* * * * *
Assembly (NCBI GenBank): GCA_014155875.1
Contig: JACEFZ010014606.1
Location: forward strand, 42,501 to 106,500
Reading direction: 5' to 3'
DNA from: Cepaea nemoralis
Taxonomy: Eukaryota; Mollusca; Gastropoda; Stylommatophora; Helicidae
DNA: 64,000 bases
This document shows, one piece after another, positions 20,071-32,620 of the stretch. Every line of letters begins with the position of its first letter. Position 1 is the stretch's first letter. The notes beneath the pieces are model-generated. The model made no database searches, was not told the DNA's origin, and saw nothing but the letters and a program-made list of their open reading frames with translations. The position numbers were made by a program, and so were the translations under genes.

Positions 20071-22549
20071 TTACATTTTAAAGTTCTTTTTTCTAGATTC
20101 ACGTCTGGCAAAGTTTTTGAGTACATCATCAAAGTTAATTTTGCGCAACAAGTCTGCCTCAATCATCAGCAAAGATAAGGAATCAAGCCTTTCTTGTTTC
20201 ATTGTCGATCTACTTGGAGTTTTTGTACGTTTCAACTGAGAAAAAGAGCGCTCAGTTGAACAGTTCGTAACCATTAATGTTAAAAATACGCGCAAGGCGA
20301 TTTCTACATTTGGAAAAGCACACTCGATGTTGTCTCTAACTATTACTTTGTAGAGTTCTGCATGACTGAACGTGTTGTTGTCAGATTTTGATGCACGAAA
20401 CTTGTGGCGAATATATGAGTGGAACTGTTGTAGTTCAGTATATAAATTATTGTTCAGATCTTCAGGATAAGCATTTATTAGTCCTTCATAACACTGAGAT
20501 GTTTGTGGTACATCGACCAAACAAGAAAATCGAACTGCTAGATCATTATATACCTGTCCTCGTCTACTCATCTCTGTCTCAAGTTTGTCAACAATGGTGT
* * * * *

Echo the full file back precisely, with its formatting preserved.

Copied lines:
Assembly (NCBI GenBank): GCA_014155875.1
Contig: JACEFZ010014606.1
Location: forward strand, 42,501 to 106,500
Reading direction: 5' to 3'
DNA from: Cepaea nemoralis
Taxonomy: Eukaryota; Mollusca; Gastropoda; Stylommatophora; Helicidae
DNA: 64,000 bases
This document shows, one piece after another, positions 20,071-32,620 of the stretch. Every line of letters begins with the position of its first letter. Position 1 is the stretch's first letter. The notes beneath the pieces are model-generated. The model made no database searches, was not told the DNA's origin, and saw nothing but the letters and a program-made list of their open reading frames with translations. The position numbers were made by a program, and so were the translations under genes.

Positions 20071-22549
20071 TTACATTTTAAAGTTCTTTTTTCTAGATTC
20101 ACGTCTGGCAAAGTTTTTGAGTACATCATCAAAGTTAATTTTGCGCAACAAGTCTGCCTCAATCATCAGCAAAGATAAGGAATCAAGCCTTTCTTGTTTC
20201 ATTGTCGATCTACTTGGAGTTTTTGTACGTTTCAACTGAGAAAAAGAGCGCTCAGTTGAACAGTTCGTAACCATTAATGTTAAAAATACGCGCAAGGCGA
20301 TTTCTACATTTGGAAAAGCACACTCGATGTTGTCTCTAACTATTACTTTGTAGAGTTCTGCATGACTGAACGTGTTGTTGTCAGATTTTGATGCACGAAA
20401 CTTGTGGCGAATATATGAGTGGAACTGTTGTAGTTCAGTATATAAATTATTGTTCAGATCTTCAGGATAAGCATTTATTAGTCCTTCATAACACTGAGAT
20501 GTTTGTGGTACATCGACCAAACAAGAAAATCGAACTGCTAGATCATTATATACCTGTCCTCGTCTACTCATCTCTGTCTCAAGTTTGTCAACAATGGTGT